As with all operations down here there was an alternative, in the shape of Creek 6, about 1km from Creek 3. This had a workable ramp with some 50m of sea-ice at the bottom, enough room for a snow-cat and sledge to get off the ramp and turn around. The only drawback now was that the actual headlands of ice-shelf were not wide enough to allow the Bransfield to come in and tie up alongside the sea-ice. Bransfield would have to stand off the ice-shelf and deploy the cargo tender 'Tula'. All cargo and passenger movements would be done this way. This meant that the whole operation would take longer than normal, but with the time allocated for the ships final call of the season this is not expected to be a great problem. All the cargo on board the Bransfield for the base was discharged on Saturday and today waste and outgoing cargo has been coming to the ship in a steady stream. One interesting thing being tried is that the ship is operating on UTC -3, whilst the base is three hours ahead of us on UTC! Timing can be interesting, but so far the system has worked very well indeed.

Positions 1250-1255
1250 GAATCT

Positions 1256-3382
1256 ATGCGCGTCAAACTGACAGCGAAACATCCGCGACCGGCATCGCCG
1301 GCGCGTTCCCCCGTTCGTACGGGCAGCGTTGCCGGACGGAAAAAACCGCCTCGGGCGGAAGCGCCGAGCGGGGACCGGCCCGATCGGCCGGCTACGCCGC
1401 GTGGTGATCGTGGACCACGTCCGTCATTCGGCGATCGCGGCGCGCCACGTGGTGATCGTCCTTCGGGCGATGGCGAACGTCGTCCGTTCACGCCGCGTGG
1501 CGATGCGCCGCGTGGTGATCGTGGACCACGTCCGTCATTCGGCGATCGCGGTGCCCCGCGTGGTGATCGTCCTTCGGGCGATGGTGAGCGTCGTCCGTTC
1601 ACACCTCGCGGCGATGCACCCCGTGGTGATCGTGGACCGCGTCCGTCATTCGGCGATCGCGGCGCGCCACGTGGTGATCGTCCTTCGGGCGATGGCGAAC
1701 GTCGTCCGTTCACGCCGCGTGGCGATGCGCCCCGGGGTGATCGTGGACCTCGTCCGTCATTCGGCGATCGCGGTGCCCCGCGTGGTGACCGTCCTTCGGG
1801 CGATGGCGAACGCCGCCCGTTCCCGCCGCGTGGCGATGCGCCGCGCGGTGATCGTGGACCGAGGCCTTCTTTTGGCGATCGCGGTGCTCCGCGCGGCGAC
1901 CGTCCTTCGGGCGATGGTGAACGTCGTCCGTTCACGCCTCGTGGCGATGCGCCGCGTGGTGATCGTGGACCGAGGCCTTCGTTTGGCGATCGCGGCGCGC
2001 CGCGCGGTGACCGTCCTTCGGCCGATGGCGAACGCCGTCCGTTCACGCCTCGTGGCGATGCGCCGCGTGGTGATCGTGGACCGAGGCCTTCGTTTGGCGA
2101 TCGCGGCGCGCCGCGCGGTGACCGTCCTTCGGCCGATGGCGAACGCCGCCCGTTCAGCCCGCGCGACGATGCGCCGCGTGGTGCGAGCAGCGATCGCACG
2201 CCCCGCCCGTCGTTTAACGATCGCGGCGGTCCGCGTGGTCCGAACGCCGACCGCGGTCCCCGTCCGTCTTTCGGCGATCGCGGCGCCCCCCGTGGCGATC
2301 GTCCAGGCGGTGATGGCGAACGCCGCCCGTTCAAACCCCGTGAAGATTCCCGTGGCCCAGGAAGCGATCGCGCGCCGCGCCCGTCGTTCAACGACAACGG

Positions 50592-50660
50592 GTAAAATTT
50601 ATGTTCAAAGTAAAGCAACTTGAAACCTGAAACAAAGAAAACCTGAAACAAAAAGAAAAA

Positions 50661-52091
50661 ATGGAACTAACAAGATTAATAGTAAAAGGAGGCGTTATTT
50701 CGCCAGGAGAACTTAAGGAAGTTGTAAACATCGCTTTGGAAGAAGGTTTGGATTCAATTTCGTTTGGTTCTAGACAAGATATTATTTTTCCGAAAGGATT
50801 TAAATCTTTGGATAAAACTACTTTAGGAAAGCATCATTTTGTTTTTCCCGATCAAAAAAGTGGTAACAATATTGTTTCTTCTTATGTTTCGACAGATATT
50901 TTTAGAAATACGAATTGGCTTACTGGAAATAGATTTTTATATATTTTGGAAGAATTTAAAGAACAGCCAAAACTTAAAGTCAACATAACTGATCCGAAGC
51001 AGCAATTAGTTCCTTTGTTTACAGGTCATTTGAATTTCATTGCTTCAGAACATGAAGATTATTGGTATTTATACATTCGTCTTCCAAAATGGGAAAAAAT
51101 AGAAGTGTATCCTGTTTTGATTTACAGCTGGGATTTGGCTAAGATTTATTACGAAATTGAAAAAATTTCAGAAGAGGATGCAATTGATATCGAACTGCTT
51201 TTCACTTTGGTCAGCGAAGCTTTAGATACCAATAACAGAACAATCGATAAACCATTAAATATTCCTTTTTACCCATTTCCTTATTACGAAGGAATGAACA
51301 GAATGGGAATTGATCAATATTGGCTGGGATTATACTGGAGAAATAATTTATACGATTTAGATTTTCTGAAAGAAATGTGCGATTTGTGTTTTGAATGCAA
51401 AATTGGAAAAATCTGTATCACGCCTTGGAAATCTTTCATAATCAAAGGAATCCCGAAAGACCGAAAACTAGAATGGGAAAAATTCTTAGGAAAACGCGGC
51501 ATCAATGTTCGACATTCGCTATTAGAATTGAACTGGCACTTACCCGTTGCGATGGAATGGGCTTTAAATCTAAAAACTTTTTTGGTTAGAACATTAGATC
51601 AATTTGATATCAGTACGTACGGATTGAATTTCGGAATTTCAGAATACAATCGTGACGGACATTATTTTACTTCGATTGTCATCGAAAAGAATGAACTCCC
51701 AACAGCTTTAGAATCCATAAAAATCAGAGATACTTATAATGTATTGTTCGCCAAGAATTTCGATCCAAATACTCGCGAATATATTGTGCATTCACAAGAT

Sunday morning and a group of Killer Whales (Orcas) entered the area, swimming up to the sea-ice and affording some wonderful views of these majestic mammals. There were about six to eight in total and they calmly swam around the ship and the small bay where the sea-ice is for about 30 minutes. Then, just after lunch this afternoon, an even larger group of killer whales was sighted, swimming in a westerly direction some 1km from the ship. This group was estimated to be at least 15 in size, perhaps slightly more. Halley has always (well every time I have been down here) good for groups of whales to come by. Normally, once you see one group there will be others following later in the day. Up until this morning there had only been the occasional sighting of a lone Minke Whale on the way south from Signy. Fingers crossed we will see many more and hopefully get some photos on our digital camera. Alas, for both visits today the digital camera was not available!

To try and liven up this weeks page Jim Summers, of BAS HQ, who traveled down to Halley with us from the Falklands has kindly written a few words on the birds that he has seen......being a keen twitcher!

Seabirds between the Falklands and Halley Base: 28th January - 7th February by Jim Summers